The local IPO market remained strong in the typically slow third quarter, according to data released last week by Ernst & Young.

Three L.A.-area companies went public during the time frame: RBB Bancorp of downtown, which raised $86 million; Sienna Biopharmaceuticals Inc. of Westlake Village, which pulled in $75 million; and YogaWorks Inc. of Culver City, which folded up $40 million.

The deals are part of a huge year globally for IPOs, with 2017 numbers projected to hit close to $200 billion raised, according to Ernst & Young.

“Globally, the market is trending up and on course to have its best year since 2007,” said Scott Porter, a partner at Ernst & Young.

The Western U.S. has done its share to help the IPO market put up strong numbers. Buoyed by Snap Inc.’s $3.9 billion initial offering in March, the region has already outpaced by some 45 percent 2016’s total-year dollars raised with a full quarter to go. It’s also projected to outpace last year in deal volume by the end of 2017, although the 25 year-to-date IPOs in the west trail 2016’s 30 initial offerings.

The strong IPO numbers this year belie some trepidation among companies looking to go public, according to Porter.

“The geopolitical climate is holding some companies back,” he said. “Also, the cost of compliance for public companies as a result of Sarbanes-Oxley and increased regulatory scrutiny remains a consideration.”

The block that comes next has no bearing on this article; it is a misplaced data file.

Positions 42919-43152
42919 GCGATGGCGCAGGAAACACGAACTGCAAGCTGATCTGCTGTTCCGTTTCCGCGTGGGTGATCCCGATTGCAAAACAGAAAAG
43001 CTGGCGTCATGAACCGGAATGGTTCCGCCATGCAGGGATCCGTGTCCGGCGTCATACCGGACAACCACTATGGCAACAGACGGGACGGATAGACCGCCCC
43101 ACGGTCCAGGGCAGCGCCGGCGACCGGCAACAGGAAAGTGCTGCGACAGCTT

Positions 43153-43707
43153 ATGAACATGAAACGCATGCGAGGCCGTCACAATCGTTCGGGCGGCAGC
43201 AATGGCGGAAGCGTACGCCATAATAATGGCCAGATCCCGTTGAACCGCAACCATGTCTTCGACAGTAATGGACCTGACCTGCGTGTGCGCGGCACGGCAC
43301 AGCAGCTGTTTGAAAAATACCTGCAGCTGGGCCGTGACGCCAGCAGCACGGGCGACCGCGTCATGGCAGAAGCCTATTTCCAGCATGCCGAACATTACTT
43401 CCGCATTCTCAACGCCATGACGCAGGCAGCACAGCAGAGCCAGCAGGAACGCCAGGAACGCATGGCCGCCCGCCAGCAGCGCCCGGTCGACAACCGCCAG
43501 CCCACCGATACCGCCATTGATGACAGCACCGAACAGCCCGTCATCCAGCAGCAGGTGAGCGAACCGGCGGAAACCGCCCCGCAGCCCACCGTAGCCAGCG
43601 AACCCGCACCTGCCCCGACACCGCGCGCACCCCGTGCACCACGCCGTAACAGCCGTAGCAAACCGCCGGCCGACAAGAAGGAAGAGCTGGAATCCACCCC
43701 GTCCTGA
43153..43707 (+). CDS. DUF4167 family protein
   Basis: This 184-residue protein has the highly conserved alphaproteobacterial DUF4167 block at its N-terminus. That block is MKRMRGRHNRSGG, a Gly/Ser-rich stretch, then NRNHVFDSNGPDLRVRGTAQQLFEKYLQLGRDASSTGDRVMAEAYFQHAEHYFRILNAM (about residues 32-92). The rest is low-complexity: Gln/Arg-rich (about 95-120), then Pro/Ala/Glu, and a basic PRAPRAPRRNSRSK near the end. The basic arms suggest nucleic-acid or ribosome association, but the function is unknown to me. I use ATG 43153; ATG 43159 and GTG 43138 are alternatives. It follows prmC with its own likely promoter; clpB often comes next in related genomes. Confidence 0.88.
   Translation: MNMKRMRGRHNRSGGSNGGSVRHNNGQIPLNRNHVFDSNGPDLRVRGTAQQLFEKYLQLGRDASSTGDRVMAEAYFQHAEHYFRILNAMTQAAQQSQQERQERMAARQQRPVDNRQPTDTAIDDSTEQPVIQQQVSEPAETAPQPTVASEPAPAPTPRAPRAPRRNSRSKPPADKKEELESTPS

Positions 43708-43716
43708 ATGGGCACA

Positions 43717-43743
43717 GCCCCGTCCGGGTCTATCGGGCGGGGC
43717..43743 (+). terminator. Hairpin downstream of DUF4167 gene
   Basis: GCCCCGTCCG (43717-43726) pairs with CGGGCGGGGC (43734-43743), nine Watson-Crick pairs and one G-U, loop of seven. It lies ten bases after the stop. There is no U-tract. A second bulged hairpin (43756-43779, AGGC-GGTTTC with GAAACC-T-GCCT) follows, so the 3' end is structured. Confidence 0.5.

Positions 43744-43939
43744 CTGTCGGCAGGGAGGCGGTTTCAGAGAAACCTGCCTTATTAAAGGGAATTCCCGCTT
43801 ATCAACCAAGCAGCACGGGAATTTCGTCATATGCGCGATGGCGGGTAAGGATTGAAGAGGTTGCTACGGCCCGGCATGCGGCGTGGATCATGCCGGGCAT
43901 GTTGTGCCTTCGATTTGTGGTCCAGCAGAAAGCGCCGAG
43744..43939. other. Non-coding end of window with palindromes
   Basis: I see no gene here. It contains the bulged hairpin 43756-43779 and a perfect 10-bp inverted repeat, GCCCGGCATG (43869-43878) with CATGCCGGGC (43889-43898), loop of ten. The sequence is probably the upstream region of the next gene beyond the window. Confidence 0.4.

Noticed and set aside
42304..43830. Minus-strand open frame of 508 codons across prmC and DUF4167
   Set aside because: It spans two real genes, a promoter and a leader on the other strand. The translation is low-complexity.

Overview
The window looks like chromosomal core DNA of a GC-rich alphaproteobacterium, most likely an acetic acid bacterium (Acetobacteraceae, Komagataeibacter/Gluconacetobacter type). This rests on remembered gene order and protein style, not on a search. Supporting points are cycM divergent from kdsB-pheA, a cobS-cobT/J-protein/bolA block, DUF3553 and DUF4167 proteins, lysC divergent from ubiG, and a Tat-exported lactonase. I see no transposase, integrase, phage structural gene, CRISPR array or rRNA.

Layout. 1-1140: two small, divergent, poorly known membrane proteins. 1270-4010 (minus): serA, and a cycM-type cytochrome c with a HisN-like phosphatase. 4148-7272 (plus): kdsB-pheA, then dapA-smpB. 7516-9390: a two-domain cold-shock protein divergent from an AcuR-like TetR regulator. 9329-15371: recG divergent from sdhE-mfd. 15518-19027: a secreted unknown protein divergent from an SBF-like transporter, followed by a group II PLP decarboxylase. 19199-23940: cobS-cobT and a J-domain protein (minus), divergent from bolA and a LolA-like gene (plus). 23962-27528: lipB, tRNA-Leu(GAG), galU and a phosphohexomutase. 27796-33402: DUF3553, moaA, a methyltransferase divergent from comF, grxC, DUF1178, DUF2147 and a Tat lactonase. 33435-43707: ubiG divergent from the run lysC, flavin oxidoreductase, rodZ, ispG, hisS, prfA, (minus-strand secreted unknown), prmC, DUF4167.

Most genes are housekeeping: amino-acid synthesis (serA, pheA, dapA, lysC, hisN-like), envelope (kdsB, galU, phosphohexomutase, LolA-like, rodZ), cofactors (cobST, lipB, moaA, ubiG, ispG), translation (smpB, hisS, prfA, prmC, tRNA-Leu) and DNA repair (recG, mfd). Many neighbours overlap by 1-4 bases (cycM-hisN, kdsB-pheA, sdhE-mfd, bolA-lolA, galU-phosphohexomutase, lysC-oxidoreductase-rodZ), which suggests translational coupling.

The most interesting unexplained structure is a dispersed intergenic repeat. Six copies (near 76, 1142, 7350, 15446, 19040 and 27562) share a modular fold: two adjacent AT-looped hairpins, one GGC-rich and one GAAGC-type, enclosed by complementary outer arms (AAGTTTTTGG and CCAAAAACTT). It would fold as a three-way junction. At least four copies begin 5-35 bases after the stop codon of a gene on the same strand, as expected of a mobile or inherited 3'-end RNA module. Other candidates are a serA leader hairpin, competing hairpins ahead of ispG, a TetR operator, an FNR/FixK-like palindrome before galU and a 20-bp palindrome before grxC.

There’s also the allure of nonpublic capital markets, which can offer money without the headache of going through a full-blown IPO. Private equity firms also are sitting on a record amount of money, which has to be deployed somewhere.

“There’s a lot of capital out there,” Porter said. “And a lot of companies are choosing to access private money.”

A look at some L.A. companies who recently went public offers clues on why it can be a tough proposition. Pre-IPO market darling Snap’s stock closed at $14.45 on Sept. 28, down almost 40 percent since it opened at $24 on March 2.

YogaWorks, which priced its public offering Aug. 11 at $5.50 a share, experienced an even steeper decline, losing nearly half its value over the course of seven weeks. The company’s stock price was $2.83 at market close Sept. 28.

Real Dollars in VR

There’s been plenty of discussion recently about whether virtual reality or augmented reality is the smarter investment play, with many coming down on the side of the latter technology.


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